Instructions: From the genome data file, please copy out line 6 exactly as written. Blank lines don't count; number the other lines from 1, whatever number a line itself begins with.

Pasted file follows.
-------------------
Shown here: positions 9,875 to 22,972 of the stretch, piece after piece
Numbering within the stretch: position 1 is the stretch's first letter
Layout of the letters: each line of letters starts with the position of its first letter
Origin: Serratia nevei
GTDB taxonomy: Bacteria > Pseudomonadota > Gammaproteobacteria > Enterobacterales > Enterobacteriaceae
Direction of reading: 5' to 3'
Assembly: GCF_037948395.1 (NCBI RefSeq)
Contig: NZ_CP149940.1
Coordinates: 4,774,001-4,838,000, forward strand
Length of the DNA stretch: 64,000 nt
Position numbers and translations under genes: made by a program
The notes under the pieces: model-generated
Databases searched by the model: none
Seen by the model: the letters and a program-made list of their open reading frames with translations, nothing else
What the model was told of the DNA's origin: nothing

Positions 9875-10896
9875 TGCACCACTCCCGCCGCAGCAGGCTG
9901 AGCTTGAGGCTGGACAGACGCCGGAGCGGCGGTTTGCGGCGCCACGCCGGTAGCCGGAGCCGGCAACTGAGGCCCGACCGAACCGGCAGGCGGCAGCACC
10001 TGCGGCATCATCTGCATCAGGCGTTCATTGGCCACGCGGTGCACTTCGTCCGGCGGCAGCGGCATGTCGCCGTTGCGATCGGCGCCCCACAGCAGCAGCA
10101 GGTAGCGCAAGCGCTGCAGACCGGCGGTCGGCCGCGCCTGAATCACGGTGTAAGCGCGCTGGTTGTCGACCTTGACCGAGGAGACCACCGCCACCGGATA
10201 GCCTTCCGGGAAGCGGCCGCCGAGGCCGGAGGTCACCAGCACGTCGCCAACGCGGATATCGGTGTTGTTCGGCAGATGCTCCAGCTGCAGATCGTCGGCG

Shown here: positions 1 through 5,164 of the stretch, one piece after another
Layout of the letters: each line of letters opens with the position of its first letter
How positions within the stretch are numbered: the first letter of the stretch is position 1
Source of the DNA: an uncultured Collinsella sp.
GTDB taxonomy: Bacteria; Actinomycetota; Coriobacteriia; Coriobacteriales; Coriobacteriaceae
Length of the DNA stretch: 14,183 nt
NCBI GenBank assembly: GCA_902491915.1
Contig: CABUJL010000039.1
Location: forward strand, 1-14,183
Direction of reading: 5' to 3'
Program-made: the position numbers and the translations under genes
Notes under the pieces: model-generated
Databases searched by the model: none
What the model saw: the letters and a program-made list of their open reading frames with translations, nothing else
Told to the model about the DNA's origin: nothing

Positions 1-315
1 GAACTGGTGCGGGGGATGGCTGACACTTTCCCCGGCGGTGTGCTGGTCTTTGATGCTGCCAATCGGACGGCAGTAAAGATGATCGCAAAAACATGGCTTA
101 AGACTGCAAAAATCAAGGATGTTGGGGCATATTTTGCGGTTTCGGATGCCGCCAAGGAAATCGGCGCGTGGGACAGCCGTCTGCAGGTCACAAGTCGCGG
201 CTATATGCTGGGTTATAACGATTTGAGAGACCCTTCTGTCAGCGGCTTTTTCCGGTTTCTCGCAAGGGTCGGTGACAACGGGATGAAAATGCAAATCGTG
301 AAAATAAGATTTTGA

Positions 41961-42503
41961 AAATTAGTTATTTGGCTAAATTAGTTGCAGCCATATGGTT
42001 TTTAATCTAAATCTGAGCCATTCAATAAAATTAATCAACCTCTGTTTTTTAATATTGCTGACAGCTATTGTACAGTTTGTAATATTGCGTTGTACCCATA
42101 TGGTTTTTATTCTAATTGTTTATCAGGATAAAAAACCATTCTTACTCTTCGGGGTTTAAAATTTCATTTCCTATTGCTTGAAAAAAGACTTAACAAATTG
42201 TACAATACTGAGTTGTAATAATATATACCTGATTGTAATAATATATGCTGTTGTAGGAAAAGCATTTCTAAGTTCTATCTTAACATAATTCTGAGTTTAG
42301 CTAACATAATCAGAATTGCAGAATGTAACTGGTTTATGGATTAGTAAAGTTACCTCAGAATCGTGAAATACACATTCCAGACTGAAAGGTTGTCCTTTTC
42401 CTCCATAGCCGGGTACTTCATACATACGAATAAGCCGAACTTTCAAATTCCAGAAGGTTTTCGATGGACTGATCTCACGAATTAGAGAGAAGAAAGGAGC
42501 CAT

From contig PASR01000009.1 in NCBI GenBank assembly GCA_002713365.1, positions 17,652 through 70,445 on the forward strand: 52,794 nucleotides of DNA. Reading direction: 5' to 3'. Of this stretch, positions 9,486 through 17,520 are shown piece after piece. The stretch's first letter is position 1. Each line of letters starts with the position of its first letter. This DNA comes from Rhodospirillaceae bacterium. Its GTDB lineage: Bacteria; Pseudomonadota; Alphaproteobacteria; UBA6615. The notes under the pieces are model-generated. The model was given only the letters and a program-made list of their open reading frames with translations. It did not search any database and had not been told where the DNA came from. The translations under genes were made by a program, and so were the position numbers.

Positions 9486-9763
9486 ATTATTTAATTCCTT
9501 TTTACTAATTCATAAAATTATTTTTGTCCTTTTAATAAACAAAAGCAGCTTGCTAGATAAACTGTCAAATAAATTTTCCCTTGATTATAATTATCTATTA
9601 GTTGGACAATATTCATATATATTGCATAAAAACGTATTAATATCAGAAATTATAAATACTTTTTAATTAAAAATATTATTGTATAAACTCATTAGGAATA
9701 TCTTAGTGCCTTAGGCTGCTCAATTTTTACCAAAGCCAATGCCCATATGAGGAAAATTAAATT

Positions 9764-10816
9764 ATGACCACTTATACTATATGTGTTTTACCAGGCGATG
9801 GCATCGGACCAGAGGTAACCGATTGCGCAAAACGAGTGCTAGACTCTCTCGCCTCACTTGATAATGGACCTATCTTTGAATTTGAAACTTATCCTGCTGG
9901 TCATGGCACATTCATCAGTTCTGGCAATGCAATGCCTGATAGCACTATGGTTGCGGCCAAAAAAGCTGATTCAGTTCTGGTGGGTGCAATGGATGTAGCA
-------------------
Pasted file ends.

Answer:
Direction of reading: 5' to 3'